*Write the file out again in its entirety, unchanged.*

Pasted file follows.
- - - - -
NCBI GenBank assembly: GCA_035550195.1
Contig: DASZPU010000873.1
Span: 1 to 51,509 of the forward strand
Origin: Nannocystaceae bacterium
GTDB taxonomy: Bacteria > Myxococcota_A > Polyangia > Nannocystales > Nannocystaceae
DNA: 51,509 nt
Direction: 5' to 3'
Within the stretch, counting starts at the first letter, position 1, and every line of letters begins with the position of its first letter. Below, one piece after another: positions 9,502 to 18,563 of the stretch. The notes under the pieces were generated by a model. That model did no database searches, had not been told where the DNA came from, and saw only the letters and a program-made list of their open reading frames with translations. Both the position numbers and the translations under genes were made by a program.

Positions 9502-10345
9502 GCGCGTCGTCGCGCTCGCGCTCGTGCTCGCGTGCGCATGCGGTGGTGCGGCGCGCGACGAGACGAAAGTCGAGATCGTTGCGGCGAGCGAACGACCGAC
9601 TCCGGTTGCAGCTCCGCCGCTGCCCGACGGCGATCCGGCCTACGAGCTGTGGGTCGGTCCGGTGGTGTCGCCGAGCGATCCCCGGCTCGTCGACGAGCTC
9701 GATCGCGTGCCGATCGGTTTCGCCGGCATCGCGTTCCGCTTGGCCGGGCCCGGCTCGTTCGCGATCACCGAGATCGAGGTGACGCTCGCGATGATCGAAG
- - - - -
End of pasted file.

NCBI GenBank assembly: GCA_035550195.1
Contig: DASZPU010000873.1
Span: 1 to 51,509 of the forward strand
Origin: Nannocystaceae bacterium
GTDB taxonomy: Bacteria > Myxococcota_A > Polyangia > Nannocystales > Nannocystaceae
DNA: 51,509 nt
Direction: 5' to 3'
Within the stretch, counting starts at the first letter, position 1, and every line of letters begins with the position of its first letter. Below, one piece after another: positions 9,502 to 18,563 of the stretch. The notes under the pieces were generated by a model. That model did no database searches, had not been told where the DNA came from, and saw only the letters and a program-made list of their open reading frames with translations. Both the position numbers and the translations under genes were made by a program.

Positions 9502-10345
9502 GCGCGTCGTCGCGCTCGCGCTCGTGCTCGCGTGCGCATGCGGTGGTGCGGCGCGCGACGAGACGAAAGTCGAGATCGTTGCGGCGAGCGAACGACCGAC
9601 TCCGGTTGCAGCTCCGCCGCTGCCCGACGGCGATCCGGCCTACGAGCTGTGGGTCGGTCCGGTGGTGTCGCCGAGCGATCCCCGGCTCGTCGACGAGCTC
9701 GATCGCGTGCCGATCGGTTTCGCCGGCATCGCGTTCCGCTTGGCCGGGCCCGGCTCGTTCGCGATCACCGAGATCGAGGTGACGCTCGCGATGATCGAAG